Selasa, 28 Mei 2013

Kedudukan di India selepas kes Shah Bano

Berikut ialah salah satu artikal yang mengulas mengenai kes Shah Bano. Lihat pemakaian isu tuntutan Mut’ah (Mata) yang menjadi teras persoalan.


Asghar Ali Engineer **
(Secular Perspective 16 - 31 July 2000)

Who is not aware of the Shah Bano controversy of the mid-eighties of the last century? It shook the whole country. Shah Bano, an elderly woman from Indore in Madhya Pradesh was divorced at the age of seventy by her husband who was an advocate. She sued him for maintenance under Criminal Procedure Code (Cr.P.C.), section 125 according to which the former husband of the divorced woman has to maintain her, if she is destitute and has no means of her own for her survival and he has to maintain her until she remarries or she dies. However, Shah Bano's husband refused to pay her maintenance beyond the period of iddah (i.e. three month's waiting period after divorce before which she cannot remarry). He maintained that according to the Muslim personal law he is obliged to pay her maintenance for the iddah period only and nothing beyond that. However, the Indore High Court and later the Supreme Court decided in her favour granting her (i.e. Shah Bano) maintenance for life under section 125 of Cr.P.C. The Supreme Court argued that since Cr.P.C. is common for all citizens she can claim maintenance under Cr.P.C. and that Muslim personal law will not be applicable in this matter.

The Muslim leaders, particularly the Ulama, took great offence and opposed the Supreme Court Judgement tooth and nail and maintained that it is blatant interference in the Muslim personal law.  According to them the Shari`ah law is divine and cannot be interfered with. The Supreme Court, however, in its support had quoted Abdullah Yusuf Ali's translation of the Qur'anic verse 2:241 "For divorced women maintenance (should be provided) on a reasonable (scale). This is a duty on the righteous." The Supreme Court argued that the provision of Cr.P.C. section 125 is supported even by the Holy Scripture of Islam. However, the Ulama maintained that the Supreme Court has no right to interpret the Holy Scripture.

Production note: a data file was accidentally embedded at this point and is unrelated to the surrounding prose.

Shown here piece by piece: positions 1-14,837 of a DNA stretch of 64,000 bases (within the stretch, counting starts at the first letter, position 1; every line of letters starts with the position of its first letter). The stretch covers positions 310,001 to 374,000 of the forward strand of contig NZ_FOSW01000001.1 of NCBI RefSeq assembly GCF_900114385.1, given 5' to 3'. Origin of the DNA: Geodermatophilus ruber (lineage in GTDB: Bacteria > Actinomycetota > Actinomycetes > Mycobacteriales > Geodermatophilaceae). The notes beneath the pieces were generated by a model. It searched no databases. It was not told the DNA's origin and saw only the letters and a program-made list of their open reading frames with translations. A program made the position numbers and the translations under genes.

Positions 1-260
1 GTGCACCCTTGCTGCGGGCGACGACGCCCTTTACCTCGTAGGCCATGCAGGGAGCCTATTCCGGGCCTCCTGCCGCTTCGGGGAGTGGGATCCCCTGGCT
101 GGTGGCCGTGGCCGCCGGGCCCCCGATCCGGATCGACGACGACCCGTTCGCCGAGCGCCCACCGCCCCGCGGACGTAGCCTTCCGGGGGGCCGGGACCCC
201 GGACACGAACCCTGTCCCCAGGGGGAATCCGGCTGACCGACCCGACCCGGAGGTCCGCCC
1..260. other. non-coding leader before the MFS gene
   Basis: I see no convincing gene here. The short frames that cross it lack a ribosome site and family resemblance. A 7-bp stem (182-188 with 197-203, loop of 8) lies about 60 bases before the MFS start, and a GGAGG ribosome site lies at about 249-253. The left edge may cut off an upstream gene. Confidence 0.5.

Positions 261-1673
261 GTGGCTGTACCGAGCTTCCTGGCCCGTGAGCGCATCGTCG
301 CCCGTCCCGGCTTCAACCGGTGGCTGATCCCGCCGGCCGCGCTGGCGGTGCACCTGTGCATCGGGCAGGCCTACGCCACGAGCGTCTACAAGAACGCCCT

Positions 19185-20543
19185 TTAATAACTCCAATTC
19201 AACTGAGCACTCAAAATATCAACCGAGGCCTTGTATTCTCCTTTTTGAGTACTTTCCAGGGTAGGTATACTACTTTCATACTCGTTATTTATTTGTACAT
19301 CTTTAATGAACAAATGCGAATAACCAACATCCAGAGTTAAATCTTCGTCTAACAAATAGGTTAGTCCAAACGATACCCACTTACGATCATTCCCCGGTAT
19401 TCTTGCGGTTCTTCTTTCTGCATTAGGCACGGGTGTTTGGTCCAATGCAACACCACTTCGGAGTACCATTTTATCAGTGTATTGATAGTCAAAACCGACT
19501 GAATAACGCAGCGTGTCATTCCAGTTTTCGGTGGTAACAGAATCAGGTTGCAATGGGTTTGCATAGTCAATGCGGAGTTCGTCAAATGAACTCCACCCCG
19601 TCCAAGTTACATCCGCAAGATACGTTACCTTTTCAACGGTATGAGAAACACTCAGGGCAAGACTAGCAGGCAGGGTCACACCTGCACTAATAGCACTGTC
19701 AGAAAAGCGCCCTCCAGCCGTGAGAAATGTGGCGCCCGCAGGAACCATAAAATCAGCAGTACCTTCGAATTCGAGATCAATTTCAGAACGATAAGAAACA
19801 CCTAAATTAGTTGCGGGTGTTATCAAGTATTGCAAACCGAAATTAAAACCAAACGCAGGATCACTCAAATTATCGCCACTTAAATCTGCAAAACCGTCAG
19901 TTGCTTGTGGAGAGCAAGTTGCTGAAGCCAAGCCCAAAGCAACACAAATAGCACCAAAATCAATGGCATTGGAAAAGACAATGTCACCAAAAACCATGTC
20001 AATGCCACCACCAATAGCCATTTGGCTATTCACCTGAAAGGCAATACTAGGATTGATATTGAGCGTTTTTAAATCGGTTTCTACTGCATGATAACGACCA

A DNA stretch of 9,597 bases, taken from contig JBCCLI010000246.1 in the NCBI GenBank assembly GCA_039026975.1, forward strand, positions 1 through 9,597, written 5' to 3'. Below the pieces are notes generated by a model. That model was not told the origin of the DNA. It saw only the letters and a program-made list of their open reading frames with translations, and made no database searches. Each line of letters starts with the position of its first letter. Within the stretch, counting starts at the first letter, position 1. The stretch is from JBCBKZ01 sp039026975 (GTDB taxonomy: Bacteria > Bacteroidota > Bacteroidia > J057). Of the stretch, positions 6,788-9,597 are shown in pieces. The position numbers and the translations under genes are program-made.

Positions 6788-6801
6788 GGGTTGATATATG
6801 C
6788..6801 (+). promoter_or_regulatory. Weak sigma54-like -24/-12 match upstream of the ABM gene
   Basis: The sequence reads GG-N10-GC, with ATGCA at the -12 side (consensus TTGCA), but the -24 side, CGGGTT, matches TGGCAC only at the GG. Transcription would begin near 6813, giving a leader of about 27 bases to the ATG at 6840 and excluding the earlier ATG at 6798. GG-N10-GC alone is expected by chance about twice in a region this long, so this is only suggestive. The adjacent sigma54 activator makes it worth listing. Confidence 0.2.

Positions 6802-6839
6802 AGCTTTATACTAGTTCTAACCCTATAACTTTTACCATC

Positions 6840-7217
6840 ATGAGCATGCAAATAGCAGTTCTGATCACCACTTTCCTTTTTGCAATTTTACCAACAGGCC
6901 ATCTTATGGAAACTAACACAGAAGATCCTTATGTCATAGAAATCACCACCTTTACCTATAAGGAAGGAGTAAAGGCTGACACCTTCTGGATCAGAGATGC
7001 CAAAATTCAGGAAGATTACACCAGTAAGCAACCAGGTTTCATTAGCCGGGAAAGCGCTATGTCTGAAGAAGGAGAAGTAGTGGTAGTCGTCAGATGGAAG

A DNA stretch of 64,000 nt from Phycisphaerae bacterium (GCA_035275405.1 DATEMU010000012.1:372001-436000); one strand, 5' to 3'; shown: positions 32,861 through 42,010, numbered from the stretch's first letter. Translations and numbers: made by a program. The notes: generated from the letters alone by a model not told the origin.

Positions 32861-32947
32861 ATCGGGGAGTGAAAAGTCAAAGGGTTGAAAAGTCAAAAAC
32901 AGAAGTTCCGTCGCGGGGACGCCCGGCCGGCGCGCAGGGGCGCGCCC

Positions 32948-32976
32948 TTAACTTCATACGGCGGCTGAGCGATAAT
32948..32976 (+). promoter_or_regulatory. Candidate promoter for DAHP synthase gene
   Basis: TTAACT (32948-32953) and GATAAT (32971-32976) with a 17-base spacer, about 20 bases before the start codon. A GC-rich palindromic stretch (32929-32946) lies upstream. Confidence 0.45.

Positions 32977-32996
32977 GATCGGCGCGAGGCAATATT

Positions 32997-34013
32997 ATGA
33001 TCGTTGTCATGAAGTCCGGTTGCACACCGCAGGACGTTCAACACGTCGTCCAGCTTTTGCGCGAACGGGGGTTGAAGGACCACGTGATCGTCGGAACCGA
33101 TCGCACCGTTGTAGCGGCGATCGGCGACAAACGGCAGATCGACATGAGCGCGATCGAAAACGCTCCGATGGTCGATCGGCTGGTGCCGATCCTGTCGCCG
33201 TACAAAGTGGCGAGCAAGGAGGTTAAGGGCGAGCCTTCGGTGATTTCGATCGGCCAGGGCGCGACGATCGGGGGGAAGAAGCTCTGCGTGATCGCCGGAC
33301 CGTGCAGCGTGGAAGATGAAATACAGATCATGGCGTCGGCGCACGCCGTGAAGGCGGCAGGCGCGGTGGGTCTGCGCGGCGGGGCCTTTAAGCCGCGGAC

The controversy snowballed into a major political problem as thousands of Muslims took to street and demonstrated against the Supreme Court decision. Ultimately the Rajiv Gandhi Government bowed down to the pressure and enacted a law exempting the Muslim women from application of Cr.P.C. section 125. The new law enacted was known as The Muslim Women (Protection of Rights on Divorce) Law. It was enacted in 1986. The progressive Muslims and others dubbed this enactment as a great setback for Muslim women. They felt that the provision of Cr.P.C., section 125 was not essentially un-Islamic. This Act, as against section 125 of Cr.P.C., provides for one-time payment as the Muslim theologians argued that the Qur'anic verse 2:241 uses the word mata` which means (one time) provision at the time of divorce.

Hence the Muslim Women's Act makes one time provision only as against recurring payment until she remarries or dies as provided for in Cr.P.C. According to the Muslim Women Act, the husband, at the time of divorce, should pay the mehr amount (if not already paid), should make one time provision for her as provided for in the Qur'an and should give three months' maintenance. Thus a Muslim divorcee will get a lump sum amount at the time of divorce. The very first judgement under this Act was given by the District Magistrate of Lucknow Ms.Rekha Dixit who awarded Rs. 80,000 to a Muslim divorcee. Rs. 60,000 were awarded as one time provision and remaining amount was for mehr as well as for three months' maintenance. The amount awarded was not so bad after all. But it seems Muslim women were not satisfied and number of cases continued to be filed in various courts for maintenance under section 125 of Cr.P.C. despite the enactment to the contrary.

However, many women's organisations challenged the Muslim Women's Act in the Supreme Court after its enactment but the Supreme Court is yet to take up those petitions. In the meanwhile some high courts have already pronounced their judgements on various petitions for maintenance. A couple of years ago the Bombay High Court had awarded the Muslim divorcee maintenance for life under the provisions of the Muslim Women's Act. The Honourable Judge of the Bombay High Court so interpreted the Act that he felt a Muslim divorcee should be given enough within the iddah period to maintain herself for life. 

Similarly the Calcutta High Court too while deciding Ms.Shakila Pervin's case opined that she should be given within the iddah period sufficient amount to last her for life.  This judgement was given by Justice Basudev Panigrahi of Calcutta High Court on the petition for maintenance by Shakila Pervin against her husband Haider Ali.. However, Haider Ali did not contest the case and remained absent from the Court. The District Magistrate, however, had in its judgement, awarded her, besides her mehr amount of Rs.2500 a maintenance of Rs.800 per month until the iddah period. This judgement was given in 1993. Ms. Pervin, however, was not happy with this judgement and she filed an appeal against the lower court's judgement. The Judge tried to interpret section 3 of the Muslim Women's Act very broadly which says, "a reasonable and fair provision and maintenance to be made and paid to her within the iddah period by her former husband." 

Justice Panigrahi maintained that the Supreme Court had unequivocally held that the provisions of section 125 of the Cr.PC procedure override the personal law and it necessitated the enactment of the Act in Parliament in 1986. The judge said that "A divorced Muslim woman is entitled to maintenance after contemplating her future needs and the maintenance is not limited only up to the iddat period. The phrase used in Section 3 (I) (A) of the Act, 1986 is reasonable and fair provision and maintenance to be made to see that the divorced woman get sufficient means of livelihood after divorce and that she does not become destitute or is not thrown out on the street."